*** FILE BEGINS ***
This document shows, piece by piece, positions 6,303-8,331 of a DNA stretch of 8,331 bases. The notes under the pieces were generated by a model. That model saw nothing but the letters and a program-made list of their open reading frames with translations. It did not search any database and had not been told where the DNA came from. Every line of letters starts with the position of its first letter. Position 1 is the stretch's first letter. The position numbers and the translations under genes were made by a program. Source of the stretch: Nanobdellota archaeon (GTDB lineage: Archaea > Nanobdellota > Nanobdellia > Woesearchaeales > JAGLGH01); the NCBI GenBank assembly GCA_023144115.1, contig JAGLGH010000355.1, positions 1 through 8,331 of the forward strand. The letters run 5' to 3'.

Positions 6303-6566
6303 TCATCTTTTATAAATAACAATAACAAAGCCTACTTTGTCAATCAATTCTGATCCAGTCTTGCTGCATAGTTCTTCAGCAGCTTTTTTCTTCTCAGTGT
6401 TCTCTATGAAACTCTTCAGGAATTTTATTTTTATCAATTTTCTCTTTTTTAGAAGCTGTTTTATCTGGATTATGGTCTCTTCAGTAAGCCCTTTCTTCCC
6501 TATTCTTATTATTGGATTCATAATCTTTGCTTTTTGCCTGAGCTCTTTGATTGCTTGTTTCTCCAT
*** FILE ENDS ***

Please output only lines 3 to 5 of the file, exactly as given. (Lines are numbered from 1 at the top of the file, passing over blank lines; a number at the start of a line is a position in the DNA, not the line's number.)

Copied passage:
6303 TCATCTTTTATAAATAACAATAACAAAGCCTACTTTGTCAATCAATTCTGATCCAGTCTTGCTGCATAGTTCTTCAGCAGCTTTTTTCTTCTCAGTGT
6401 TCTCTATGAAACTCTTCAGGAATTTTATTTTTATCAATTTTCTCTTTTTTAGAAGCTGTTTTATCTGGATTATGGTCTCTTCAGTAAGCCCTTTCTTCCC
6501 TATTCTTATTATTGGATTCATAATCTTTGCTTTTTGCCTGAGCTCTTTGATTGCTTGTTTCTCCAT